Top Tip: Racism and discrimination are determinants of health. In this way, medical and public health education present ideal forums for exploring issues of diversity, openness, and cultural relativity, both in the context of health outcomes but also in their own right. Consider explicitly including these themes throughout your training materials, to acknowledge the significant impact they have on our society and individuals within it. For example, when discussing racial concordance (as seen in the example with Black newborns), consider spending time on why a doctor’s race makes a difference to health outcomes, and what that reveals about the inequities in our society.

Top Tip: Consider including group assignments and other collaborative projects in your instructional approach, and encourage other aspects of “community building” within your classroom. Research has shown that first generation college students in the US perform better when community and interdependence are emphasized as core aspects of the higher education experience; conversely, they fall behind relative to continuing-gen students when independence or “finding your own path” are the dominant approaches. (Stephens et al., 2012)

Research and References

  • Example: Many aspects of research under-sample from minority populations, even when the health condition or disease being studied is more prevalent in an underrepresented group. For example, research in 2015 showed that fewer than 5% of US federally-funded research studies on lung diseases since 1995 had focused on people of color, despite Black Americans being over 3 times more likely to die from asthma, a known risk factor, than White counterparts. Ensure that these types of limitations are clearly described in your materials.  

Top Tip: Studies have shown that racial biases exist, even implicitly, in citation patterns, contributing to under-citation of scholars of color and silencing the intellectual production of researchers from underrepresented groups. In global health, this extends to underrepresentation of authors from the Global South in highly cited publications, especially in lead/senior authorship positions. Try to expand your citation list, or showcase the work of a wider diversity of researchers, to help overcome these persistent and damaging biases.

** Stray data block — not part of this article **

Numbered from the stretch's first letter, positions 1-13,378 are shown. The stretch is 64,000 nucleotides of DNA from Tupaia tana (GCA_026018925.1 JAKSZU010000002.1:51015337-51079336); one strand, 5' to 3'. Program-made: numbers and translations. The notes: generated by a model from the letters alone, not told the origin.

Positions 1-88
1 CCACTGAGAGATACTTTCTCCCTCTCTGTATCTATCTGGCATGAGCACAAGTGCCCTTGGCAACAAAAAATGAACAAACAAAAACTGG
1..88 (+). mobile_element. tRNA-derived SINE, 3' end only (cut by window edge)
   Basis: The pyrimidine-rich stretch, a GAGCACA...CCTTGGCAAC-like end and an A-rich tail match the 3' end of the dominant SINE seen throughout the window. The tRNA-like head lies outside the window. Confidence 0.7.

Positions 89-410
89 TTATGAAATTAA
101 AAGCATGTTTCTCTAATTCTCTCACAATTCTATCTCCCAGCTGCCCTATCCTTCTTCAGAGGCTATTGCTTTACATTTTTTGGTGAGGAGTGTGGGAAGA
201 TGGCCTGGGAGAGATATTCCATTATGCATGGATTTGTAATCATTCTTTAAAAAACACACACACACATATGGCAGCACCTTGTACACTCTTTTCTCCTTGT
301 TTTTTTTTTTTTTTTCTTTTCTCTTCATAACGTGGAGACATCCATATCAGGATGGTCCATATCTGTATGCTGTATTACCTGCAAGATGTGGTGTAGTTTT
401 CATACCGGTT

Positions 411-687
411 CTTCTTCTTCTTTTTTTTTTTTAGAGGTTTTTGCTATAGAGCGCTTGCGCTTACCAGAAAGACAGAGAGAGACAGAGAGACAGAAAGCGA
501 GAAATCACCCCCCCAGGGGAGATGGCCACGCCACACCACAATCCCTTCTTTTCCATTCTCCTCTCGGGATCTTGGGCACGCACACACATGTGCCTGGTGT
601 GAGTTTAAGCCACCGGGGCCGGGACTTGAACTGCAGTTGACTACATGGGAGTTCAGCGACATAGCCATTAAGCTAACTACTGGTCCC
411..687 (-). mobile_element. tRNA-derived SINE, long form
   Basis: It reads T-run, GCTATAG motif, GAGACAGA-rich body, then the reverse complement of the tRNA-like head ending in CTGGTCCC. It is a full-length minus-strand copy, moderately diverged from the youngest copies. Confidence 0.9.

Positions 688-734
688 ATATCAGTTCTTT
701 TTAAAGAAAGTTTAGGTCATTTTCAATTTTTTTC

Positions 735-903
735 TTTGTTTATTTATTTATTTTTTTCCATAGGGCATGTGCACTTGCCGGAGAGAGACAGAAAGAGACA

Top Tip: If you come across biased or racist research, report it! A group of scientists have launched the Anti-Racist Science initiative (@AntiRacist_sci), dedicated to fighting against peer-reviewed racism, one paper at a time. They maintain a Google form where you can report pre-prints and peer-reviewed papers that propagate racist and/or race science misinformation

Images & Media

  • Example: Be deliberate about selecting images that, collectively across your materials, represent the diversity of the broader community and provide students from all backgrounds and identities to connect with the material.

Top Tip: For topic areas where known stereotypes or stigma exist, consider explicitly acknowledging and discussing the origins and impacts of these stereotypes. For example, a discussion about alcoholism in Indigenous populations could look at the causes of addiction in these communities (including racism, intergenerational trauma, residential schools, etc.); debunk insidious and damaging myths about the biological or cultural bases for alcoholism among Indigenous peoples; and look closely at the epidemiology of alcohol (ab)use, to understand that Indigenous individuals are actually more likely to abstain from alcohol than Whites, have similar levels of binge drinking, but are more likely to die from alcohol-related causes, and think critically about how and why those disparities persist.

Resources used for this guide

Various sources were used to compile this checklist, beyond those referenced directly in the text, including:

Further Readings and References

Ambrose, S., Bridges, M.W., DiPietro, M., Lovett, M.C., & Norman, M.K. (2010). How Learning Works: Seven Research-Based Principles for Smart Teaching. San Francisco: Jossey-Bass. Chapter 6: “Why do Student Development and Course Climate Matter for Student Learning?”

Aronson, J., Fried, C., & Good, C. (2002). Reducing the effects of stereotype threat on African American college students by shaping theories of intelligence. Journal of Experimental Social Psychology 38: 113–125.

Gurin, P., Dey, E.L., Hurtado, S., & Gurin, G. (2002). Diversity and higher education: Theory and impact on educational outcomes. Harvard Educational Review, 72(3), 330-366.

Stephens, N. M., Fryberg, S. A., Markus, H. R., Johnson, C. S., & Covarrubias, R. (2012). Unseen disadvantage: how American universities’ focus on independence undermines the academic performance of first-generation college students. Journal of personality and social psychology, 102(6), 1178.

Steele, C. (2011). Whistling Vivaldi: How Stereotypes Affect Us and What We Can Do. Reprinted. New York: Norton.Woodruff, J.N., Vela, M.B., Zayyad, Z., Johnson, T.A., Kyalwazi, B., Amegashie, C., Silverman, R., Levinson, D., Blythe, K., Lee, W.W., Thomas, S., Parrish, W., & Humphrey, H. J. (2020). Supporting Inclusive Learning Environments and Professional Development in Medical Education Through an Identity and Inclusion Initiative. Academic Medicine 95(12S): S51-S57